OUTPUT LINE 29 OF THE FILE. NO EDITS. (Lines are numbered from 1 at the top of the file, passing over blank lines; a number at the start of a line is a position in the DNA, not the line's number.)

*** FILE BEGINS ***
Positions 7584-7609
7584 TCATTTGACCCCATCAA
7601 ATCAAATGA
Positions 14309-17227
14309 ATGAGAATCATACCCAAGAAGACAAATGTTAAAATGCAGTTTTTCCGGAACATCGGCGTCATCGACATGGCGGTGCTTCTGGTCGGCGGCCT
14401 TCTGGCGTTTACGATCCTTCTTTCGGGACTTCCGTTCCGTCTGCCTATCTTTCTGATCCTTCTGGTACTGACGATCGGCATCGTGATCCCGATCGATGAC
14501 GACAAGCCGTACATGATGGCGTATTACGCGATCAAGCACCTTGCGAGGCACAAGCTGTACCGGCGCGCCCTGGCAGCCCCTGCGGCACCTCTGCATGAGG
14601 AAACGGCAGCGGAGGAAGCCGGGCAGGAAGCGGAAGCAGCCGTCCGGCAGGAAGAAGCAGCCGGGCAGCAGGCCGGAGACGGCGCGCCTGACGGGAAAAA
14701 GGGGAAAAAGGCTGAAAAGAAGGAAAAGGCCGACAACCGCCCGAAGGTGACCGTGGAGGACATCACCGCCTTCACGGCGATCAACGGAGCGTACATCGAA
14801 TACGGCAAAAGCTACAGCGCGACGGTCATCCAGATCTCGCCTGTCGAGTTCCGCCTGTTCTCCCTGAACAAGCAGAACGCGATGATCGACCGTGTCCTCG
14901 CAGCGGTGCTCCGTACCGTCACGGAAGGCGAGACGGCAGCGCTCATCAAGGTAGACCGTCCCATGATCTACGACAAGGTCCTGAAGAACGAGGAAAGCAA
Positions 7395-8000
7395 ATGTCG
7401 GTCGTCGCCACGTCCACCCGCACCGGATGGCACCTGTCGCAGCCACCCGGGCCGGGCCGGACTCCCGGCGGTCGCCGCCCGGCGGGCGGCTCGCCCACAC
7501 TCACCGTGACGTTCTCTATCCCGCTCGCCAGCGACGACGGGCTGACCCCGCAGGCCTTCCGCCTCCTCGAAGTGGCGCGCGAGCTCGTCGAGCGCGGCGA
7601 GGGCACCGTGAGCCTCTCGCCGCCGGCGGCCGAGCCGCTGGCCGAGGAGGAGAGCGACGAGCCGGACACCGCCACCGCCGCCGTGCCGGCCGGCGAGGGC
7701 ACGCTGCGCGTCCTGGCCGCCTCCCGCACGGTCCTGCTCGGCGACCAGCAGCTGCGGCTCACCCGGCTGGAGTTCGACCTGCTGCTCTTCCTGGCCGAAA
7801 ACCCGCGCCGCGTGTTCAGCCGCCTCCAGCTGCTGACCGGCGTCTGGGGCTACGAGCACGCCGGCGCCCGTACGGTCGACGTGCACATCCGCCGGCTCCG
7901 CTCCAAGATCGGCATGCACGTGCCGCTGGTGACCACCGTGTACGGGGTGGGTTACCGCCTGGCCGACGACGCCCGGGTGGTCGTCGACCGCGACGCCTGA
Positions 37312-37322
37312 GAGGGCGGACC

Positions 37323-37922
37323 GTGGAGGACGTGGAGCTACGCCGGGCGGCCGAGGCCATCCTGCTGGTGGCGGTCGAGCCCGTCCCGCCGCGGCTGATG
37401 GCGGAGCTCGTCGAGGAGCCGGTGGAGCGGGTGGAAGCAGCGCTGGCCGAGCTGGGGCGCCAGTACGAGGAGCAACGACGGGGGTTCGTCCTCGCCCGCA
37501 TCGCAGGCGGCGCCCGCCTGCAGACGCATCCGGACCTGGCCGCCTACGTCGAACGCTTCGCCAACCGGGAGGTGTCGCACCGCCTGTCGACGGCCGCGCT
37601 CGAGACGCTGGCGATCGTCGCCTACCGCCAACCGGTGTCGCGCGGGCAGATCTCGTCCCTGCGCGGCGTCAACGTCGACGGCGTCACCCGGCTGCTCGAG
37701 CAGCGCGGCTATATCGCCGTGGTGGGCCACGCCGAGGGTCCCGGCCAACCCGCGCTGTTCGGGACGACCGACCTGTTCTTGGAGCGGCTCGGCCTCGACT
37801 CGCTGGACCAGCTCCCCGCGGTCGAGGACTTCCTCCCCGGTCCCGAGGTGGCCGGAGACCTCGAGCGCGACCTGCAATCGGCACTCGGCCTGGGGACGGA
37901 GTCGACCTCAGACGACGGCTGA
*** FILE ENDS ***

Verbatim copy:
37901 GTCGACCTCAGACGACGGCTGA